All that is nice, but how does that affect Pryor specifically? Well, I’m glad you asked I happen to have the answer for you.
The first screen shot belongs to Kirk Cousins 2016 numbers, and the second is Cody Kessler. Kirk Cousins ranked 1st in Air Yards in 2016. In contrast, Cody Kessler checked in at 32nd. Cousins ranked 1st in Deep Ball attempts and 5th in Deep Ball completion percentage. Again, contrasting that to Kessler he ranked 20th in attempts and 14th in completion percentage. Plainly speaking, Cousins is excellent on deep passes. Cody Kessler is less than excellent on deep passes. Why does this matter? Terrelle Pryor is an Air Yards monster, ranking 7th last season with 818. Pryor and his 4.41 speed are the perfect replacement to the former deep threat for Washington, DeSean Jackson. Jackson and Pryor’s aDOT were separated by a 1/2 yard last season, Pryor is going to ball in 2017.
Mike Wallace had a 2016 Renaissance and all of the fantasy football community rediscovered our love for him this off-season. At least we did until Jeremy Maclin strolled into Baltimore. Even with Maclin in the nest, it doesn’t change the facts on the ground. The Ravens’s have over 400 targets vacated from last season. Steve Smith, Kyle Juszczk and Kamar Aiken are all gone. In the last month or so the team has lost Dennis Pitta, Kenneth Dixon, and Crockett Gillmore to injury as well. For good measure Darren Waller also got himself suspended for the 2017 season. When perusing the target leaders for the Ravens in 2016 you see nearly every player is either injured, retired, suspended or on another team this season.
The Ravens have led league 2 seasons running in pass attempts, and have finished in the top in 3 out of the last 4 seasons. Yes, the Ravens added Jeremy Maclin and Danny Woodhead. Yes, Breshad Perriman is moving into his 3rd season. But outside of a disastrous 2015 season with the Vikings Wallace has been the model of consistency. Wallace has finished in the top 24 in 2014 and 2016 and 30th in 2013. Joe Flacco’s back injury is a situation to monitor. But if Flacco is able to start the season I see no reason that Wallace can’t at least near his 2016 production.
Tyreek Hill is hard to figure out for me. I’m not especially impressed with him as a player. This a player that couldn’t dominate at West Alabama, 19.4% (22nd percentile) dominator rating. Hill is the only receiver to finish in the top 24 without at least 100 targets. Hill’s 61 receptions were also the least among the top 24. Lastly, Hill’s 593 receiving yards weren’t even in the same zip code of the rest of the top 24. So how did Hill finish in the top 24? Touchdowns. Hill averaged a touchdown every 9.44 offensive touches. Touchdowns are not sticky, so you can bank on the fact Hill won’t score one every 9.44 touches in 2017. But just as you can expect negative regression for Hill in the touchdown department you can also expect positive regression for him in a multitude of areas.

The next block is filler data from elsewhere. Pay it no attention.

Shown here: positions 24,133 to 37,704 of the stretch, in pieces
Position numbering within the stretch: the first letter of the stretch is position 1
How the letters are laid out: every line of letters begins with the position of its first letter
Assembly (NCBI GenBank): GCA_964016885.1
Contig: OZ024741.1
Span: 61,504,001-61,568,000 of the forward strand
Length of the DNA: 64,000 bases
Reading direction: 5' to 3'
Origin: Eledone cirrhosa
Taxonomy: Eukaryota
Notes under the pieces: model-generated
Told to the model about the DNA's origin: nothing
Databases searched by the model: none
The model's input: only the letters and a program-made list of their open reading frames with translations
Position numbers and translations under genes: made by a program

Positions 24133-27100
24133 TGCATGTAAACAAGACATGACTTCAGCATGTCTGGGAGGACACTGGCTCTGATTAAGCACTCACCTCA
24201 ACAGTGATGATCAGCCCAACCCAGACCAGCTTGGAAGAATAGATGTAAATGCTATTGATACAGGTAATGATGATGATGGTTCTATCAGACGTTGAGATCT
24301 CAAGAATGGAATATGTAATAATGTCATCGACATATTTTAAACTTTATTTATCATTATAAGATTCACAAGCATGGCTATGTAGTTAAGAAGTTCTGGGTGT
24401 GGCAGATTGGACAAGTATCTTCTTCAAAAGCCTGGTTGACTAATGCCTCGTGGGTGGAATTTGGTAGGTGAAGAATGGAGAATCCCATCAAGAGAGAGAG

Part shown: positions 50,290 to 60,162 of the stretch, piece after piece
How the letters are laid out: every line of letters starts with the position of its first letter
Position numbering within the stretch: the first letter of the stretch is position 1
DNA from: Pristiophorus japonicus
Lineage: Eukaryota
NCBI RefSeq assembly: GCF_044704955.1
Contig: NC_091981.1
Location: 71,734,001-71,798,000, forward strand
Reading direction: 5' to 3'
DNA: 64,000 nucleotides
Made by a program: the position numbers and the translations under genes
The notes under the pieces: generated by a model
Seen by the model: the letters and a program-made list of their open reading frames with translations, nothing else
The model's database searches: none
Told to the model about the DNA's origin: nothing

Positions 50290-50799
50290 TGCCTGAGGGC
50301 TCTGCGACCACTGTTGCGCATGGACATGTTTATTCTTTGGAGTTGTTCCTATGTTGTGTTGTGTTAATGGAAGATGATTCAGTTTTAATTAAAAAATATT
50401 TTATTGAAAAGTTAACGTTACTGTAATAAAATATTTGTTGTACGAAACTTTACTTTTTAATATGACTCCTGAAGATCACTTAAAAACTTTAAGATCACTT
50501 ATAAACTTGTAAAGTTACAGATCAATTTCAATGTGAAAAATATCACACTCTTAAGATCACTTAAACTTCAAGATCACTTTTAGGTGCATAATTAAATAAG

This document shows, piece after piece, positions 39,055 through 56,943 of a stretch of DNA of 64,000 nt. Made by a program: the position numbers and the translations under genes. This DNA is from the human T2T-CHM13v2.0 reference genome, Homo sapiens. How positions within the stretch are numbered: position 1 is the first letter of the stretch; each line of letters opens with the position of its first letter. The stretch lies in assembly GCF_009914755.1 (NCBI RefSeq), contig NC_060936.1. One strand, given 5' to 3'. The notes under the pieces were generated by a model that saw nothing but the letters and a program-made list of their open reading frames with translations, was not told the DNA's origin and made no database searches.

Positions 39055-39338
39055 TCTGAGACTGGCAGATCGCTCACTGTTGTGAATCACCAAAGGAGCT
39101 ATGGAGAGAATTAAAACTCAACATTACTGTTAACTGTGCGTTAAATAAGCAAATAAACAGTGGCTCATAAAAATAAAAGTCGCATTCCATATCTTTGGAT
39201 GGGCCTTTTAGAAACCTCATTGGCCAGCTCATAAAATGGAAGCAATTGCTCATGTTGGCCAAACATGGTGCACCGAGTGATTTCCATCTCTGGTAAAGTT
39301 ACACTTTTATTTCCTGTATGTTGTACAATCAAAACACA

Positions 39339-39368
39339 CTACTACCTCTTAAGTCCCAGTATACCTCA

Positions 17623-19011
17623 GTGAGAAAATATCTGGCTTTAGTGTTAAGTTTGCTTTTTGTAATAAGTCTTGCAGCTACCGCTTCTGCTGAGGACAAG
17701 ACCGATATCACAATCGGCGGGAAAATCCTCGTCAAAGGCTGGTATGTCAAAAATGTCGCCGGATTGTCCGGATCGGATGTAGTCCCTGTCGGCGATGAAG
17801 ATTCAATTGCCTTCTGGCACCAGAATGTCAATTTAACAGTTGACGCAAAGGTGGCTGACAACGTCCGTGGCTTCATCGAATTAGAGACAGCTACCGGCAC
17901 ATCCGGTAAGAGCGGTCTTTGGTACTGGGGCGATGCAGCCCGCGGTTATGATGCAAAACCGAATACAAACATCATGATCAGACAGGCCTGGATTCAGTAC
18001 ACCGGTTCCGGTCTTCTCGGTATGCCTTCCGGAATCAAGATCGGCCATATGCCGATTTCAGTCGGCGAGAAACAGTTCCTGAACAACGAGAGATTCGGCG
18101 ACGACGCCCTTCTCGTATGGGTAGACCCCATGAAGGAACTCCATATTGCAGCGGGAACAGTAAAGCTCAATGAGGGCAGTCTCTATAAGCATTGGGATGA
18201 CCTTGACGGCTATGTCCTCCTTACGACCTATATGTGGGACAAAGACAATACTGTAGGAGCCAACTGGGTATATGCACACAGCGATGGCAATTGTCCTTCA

Hill only saw a 43.5% snap share last season. His 83 targets ranked 55th in the league. With additional snaps and targets, Hill should see significant increases in both receptions and receiving yards.
When the Chiefs unexpectedly cut Jeremy Maclin for no other reason than poor cap management, this frees up additional targets for Hill. Maclin, injured most of the 2016 season, saw 76 targets in 12 games last year. That works out to 101 targets over a full 16 games. When healthy in 2015 Maclin garnered 124 targets. Where do you think these targets are going to go? I fully expect a good number of those targets will end up in Travis Kelce’s hands, but not all of them. Chris Conley? I love Conley, but he’s just not a fit for whatever it is that Alex Smith does well. Most of these targets are going to find their way to Tyreek Hill.
When Maclin missed time last season the way the Chiefs used Tyreek Hill fundamentally changed. Hill’s targets, receptions, receiving yards, and most importantly his PPR scoring increased. The PPR scoring increased significantly in the four games Maclin was unable to play. The Chiefs added rookies Kareem Hunt and Jehu Chesson in the NFL Draft, but nothing in free agency. All signs point to Hill being a target hog in 2017 which should more than make up for any loss in touchdown scoring that Hill might see. When the Chiefs become Patrick Mahomes’ team in 2018? We’ll talk about that next off-season.
Thank you for taking the time to read. Please give me a follow @DFF_Shane and we can talk fantasy football, movies, music or whatever. Check back tomorrow when I start breaking down the receivers who will not repeat their top 24 scoring from the 2016 season.